Our First STEM-OPS Blog Post
Author: Jacob Bennett, Initiative for Race Research & Justice at Vanderbilt University
We are excited to post the first official STEM-OPS blog post! In this post, we introduce you to the STEM-OPS program and the invaluable partners who make up this NSF INCLUDES Alliance.
STEM-OPS is an alliance of organizations across the U.S. working to improve STEM (Science, Technology, Engineering, and Mathematics) learning opportunities in prisons and to support access to STEM careers for those who are directly impacted by the carceral system. The STEM-OPS team comprises partner organizations committed to making STEM learning both commonplace and successful within prisons, as well as providing culturally responsive, high-quality STEM education to individuals in the carceral system previously without access.
STEM-OPS brings together people impacted by incarceration, higher education practitioners, education experts, and other community partners and stakeholders to work together to increase access to education and career opportunities in STEM. We hope to equip our partners with tangible tools to help them create STEM courses, connect students to STEM internships and careers, and to increase awareness in society and in STEM colleges about the potential of this workforce.
Our alliance is committed to the central role in both leadership and membership of people who are or were in prison; two of our five founding partner organizations are led by formerly incarcerated people, and all have formally incarcerated people on their teams. Through the development of a national network, STEM-OPS will create program modules, tools, STEM education experiences, and strategies for the prison education community and the public at large.
STEM-OPS will also shed greater light on the experiences that perpetuate the school-to-prison pipeline to reshape the dominant narratives that perpetuate a lack of access to STEM education and careers.
Read on to learn about our partner organizations.
Who Are the STEM-OPS Partner Organizations?
The STEM-OPS partner organizations are vital to our community.
Education Development Center (EDC) is a global nonprofit that advances lasting solutions to improve education, promote health, and expand economic opportunity. Since 1958, EDC has been a leader in designing, implementing, and evaluating powerful and innovative programs in more than 80 countries around the world. With expertise in areas such as suicide prevention, early childhood development and learning, and youth workforce development, EDC collaborates with public and private partners to create, deliver, and evaluate programs, services, and products.
Initiative for Race Research and Justice (RRJ)
The Initiative for RRJ was founded by Dr. Rich Milner in the fall of 2018. His goal was to centralize and bring together research and researchers focused on race inside and outside the field of education. RRJ has an overt emphasis on studying and impacting practices and policies toward racial justice. In addition, RRJ’s work is organized around three main focal areas: (1) conducting high-quality research on race; (2) using new and expanded knowledge to improve practices, policies, society, and the overall human condition; and (3) sharing and disseminating knowledge, resources, and tools in collaboration with communities, organizations and institutions for racial justice.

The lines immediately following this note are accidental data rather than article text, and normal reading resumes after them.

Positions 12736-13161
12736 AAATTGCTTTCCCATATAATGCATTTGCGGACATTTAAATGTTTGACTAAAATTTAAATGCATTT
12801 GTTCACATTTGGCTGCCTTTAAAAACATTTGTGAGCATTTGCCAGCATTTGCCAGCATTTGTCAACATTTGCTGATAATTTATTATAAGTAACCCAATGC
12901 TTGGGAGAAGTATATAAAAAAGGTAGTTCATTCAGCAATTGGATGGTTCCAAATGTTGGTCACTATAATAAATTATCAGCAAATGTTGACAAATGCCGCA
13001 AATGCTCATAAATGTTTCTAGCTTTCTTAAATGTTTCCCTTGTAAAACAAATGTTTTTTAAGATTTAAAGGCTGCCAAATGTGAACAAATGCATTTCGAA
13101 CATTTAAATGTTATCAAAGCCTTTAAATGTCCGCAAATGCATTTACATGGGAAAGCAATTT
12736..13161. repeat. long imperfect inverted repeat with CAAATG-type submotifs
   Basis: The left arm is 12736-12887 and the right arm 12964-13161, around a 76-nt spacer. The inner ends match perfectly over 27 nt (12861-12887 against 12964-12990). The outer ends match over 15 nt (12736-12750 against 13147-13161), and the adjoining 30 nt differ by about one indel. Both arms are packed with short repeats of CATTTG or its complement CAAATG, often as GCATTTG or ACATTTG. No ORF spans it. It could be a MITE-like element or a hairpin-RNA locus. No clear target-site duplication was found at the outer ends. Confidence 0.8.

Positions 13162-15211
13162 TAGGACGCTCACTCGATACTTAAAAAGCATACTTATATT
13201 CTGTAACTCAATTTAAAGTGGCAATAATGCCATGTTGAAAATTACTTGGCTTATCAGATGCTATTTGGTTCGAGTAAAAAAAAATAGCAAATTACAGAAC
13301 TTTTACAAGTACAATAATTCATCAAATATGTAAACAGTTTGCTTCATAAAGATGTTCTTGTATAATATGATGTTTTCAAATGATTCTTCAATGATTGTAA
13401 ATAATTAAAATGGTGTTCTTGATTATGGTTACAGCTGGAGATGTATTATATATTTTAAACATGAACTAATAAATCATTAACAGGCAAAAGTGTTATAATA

Operation Restoration (OR)
Led by formerly incarcerated women, OR’s mission is to support women and girls impacted by incarceration to recognize their full potential, restore their lives, and discover new possibilities. The work focuses on advocacy, education, economic mobility, and true economic equity for their staff, clients, and community. OR creates new career pathways and removes barriers to education for currently and formerly incarcerated women. They create housing opportunities and connect formerly incarcerated and legal-system-involved women with housing resources and bring an atmosphere of wrap-around support services to women across all OR departments while offering long-term case management support.
Princeton University Prison Teaching Initiative (PTI)
PTI has a three-part mission: to provide the highest quality postsecondary education to incarcerated students in New Jersey; to offer Princeton University graduate students, postdocs, faculty, and staff innovative, evidence-based pedagogy and intensive classroom experiences; and to foster robust campus dialogue on mass incarceration and its relationship to systemic inequalities in access to education. PTI courses are taught by approximately 150 active volunteers, including Princeton University graduate students, postdoctoral fellows, faculty, community members, and staff, who use an innovative team-teaching model. PTI offers a range of coursework in humanities, physical sciences, social sciences, and mathematics, and reaches approximately 250 incarcerated students per year.
Prison Cells to Professionals (P2P)
P2P’s vision is to reach, touch, and change the lives of individuals with disadvantaged backgrounds through advocacy, mentoring, and policy change. P2P provides mentoring and educational counseling to currently and formerly incarcerated men and women so they may position themselves to start building their careers as opposed to obtaining temporary employment. Among the many challenges of reentry (obtaining housing, finding a job, reconnecting with family), P2P focuses on and counsels with a strong emphasis on education.
Learn more about STEM-OPS